Parachute Beardtongue

Three and a half months in and the focus of the internship has been shifting. In the past month it seems like all of the local flora has fruited, and we have been busily working as some of the most efficient seed dispersers possible, gathering as much as we can to be shipped to Bend and hopefully then on to similar habitats where it can flourish. As we worked through this month Jeffrey (my fellow intern) and I took on more and more responsibility, until seed collecting is now almost entirely our project. We choose where to go and when, and while our mentors will come along occasionally to help collect we seem to be in charge. This is refreshing, and helps me to feel like a more valuable member of the team, rather than merely an intern doing what I’m told.

While I’m enjoying collecting seed, it’s making me realize how varied and interesting the rare plant monitoring portion of this internship has been. Earlier this week we traveled to an oil shale cliff outside of West Rifle, CO for what will probably be our last monitoring trip. The scenery was beautiful, and after winding up a few switchbacks on the side of a mountain we decided that walking seemed like the better option to get up the final climb. The mountain was actively taking back the road, depositing large piles of loose shale where it wasn’t being held back by giant warped steel beams.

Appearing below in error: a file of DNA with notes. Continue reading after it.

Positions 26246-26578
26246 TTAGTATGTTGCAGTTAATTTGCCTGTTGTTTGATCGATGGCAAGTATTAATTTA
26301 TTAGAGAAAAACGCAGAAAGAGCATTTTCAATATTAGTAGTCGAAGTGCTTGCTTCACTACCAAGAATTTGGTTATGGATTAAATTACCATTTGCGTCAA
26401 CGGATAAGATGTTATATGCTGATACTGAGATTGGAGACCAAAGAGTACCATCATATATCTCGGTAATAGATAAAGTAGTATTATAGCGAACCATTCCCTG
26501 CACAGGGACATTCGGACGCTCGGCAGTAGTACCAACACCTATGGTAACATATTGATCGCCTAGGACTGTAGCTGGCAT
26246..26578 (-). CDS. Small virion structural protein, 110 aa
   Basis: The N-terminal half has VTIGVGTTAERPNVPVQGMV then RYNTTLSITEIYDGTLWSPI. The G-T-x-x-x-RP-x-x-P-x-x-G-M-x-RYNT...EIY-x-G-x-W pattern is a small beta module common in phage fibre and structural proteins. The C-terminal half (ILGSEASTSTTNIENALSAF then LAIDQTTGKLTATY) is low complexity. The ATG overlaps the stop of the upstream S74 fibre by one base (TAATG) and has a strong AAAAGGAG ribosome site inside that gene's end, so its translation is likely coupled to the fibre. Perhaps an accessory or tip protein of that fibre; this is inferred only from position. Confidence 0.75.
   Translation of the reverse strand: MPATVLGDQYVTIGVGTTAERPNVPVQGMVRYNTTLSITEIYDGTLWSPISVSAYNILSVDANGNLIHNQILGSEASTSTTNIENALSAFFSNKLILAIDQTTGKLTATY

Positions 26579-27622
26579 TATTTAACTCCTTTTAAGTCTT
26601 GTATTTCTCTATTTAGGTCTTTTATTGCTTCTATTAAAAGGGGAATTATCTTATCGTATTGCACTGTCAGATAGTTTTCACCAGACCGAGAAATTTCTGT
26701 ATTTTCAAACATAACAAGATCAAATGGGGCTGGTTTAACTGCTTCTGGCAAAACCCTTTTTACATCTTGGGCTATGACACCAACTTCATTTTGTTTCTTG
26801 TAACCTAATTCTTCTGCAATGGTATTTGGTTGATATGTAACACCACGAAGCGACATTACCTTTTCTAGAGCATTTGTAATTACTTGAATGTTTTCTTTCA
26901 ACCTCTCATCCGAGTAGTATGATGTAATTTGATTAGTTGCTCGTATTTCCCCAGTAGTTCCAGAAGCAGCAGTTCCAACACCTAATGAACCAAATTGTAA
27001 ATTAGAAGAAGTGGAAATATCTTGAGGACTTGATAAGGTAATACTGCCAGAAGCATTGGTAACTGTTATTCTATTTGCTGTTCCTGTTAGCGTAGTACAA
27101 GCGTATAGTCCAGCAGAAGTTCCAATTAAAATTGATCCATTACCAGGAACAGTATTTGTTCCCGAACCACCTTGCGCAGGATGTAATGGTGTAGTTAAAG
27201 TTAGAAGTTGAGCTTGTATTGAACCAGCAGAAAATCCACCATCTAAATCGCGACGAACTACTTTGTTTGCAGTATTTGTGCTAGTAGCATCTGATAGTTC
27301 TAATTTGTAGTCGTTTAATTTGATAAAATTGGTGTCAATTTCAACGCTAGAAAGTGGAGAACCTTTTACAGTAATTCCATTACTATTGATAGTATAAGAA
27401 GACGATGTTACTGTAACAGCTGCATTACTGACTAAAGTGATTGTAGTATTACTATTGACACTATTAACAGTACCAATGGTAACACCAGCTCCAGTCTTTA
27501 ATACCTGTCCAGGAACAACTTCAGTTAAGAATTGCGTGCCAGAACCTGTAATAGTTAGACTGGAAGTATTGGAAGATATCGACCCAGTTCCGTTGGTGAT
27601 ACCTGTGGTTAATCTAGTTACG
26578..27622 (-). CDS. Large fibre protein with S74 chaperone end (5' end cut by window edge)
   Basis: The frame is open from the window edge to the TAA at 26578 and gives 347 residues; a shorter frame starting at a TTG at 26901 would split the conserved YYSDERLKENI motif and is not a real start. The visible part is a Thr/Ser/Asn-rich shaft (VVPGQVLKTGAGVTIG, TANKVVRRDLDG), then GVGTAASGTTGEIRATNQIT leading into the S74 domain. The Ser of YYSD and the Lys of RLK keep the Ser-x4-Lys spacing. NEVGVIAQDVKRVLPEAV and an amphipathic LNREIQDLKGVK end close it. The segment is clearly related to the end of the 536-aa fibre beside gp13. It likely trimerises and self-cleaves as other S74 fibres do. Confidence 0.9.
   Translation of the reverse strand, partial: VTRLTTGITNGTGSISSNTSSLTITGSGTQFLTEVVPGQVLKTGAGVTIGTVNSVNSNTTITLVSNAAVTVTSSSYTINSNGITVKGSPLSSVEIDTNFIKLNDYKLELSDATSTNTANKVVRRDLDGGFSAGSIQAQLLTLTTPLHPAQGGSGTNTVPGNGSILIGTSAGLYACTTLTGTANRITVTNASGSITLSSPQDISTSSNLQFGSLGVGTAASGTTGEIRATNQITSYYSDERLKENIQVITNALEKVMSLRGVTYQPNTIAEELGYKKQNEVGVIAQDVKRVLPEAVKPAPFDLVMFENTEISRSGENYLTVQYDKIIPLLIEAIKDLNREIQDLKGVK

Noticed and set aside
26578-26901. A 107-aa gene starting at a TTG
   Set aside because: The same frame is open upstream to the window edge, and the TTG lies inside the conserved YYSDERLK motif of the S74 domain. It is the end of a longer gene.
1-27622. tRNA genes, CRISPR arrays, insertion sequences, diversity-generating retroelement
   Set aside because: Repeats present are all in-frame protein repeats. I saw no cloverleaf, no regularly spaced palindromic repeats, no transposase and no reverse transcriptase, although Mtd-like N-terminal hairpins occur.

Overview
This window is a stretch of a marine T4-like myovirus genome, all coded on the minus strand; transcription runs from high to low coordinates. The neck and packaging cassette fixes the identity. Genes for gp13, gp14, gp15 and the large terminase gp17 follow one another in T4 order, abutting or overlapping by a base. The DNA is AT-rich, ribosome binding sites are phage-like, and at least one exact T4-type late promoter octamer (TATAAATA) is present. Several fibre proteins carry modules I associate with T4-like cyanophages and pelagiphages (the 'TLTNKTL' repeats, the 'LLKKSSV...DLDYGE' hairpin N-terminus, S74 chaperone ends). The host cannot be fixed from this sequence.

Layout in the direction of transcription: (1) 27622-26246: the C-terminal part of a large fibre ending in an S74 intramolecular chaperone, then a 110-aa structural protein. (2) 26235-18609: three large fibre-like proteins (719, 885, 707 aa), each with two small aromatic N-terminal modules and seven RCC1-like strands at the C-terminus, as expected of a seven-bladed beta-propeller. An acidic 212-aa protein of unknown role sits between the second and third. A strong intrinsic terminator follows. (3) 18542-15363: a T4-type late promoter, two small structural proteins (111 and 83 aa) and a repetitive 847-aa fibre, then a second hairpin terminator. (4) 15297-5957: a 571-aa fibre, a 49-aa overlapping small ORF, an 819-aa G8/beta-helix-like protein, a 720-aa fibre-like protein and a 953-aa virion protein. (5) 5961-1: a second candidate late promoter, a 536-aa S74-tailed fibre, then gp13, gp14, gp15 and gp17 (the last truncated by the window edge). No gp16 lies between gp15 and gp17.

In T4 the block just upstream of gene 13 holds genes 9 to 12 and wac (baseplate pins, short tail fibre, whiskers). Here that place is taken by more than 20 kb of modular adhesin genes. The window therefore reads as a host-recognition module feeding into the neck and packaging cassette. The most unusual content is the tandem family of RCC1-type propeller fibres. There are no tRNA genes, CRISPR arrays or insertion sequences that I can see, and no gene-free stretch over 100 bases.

Steel beams attempting to hold up the mountain


At the very top of this road we ran tapes to add another year’s worth of data to the books about Penstemon debilis, the Parachute Beardtongue, a small plant that only occurs on five oil shale slopes on the Roan Plateau of Colorado. The BLM has been monitoring this species since 2004, but the data has recently taken on new importance, as the species was just given “threatened” status last month. The oil and gas company that owns the land where 90% of the P. debilis populations occur has begun making a few proposals. While they are under no legal obligation to protect their populations (Penstemon is, after all, a plant, not some kind of cute fuzzy animal that would enjoy federal protection wherever it wandered), the company is still interested in maintaining viable populations of the Penstemon. So, their current plan is to collect seed from these plants, grow it in greenhouses, and then plop the baby plants back into the shale to create new populations. In this way they hope to create a greater number of healthy populations, potentially taking some of the pressure off of the species if they wish to develop land where it currently occurs in the future. While this may not be the ideal solution for environmentalists, this is one of the issues of conflicting interests that I find fascinating about this job. I love learning about the different opinions and facts that have to be juggled when making management decisions, and I really feel that I have a much better idea of what goes on behind the scenes related to our public lands today than when I started my internship in June.

Monitoring site

Sama Winder, BLM CO State Office

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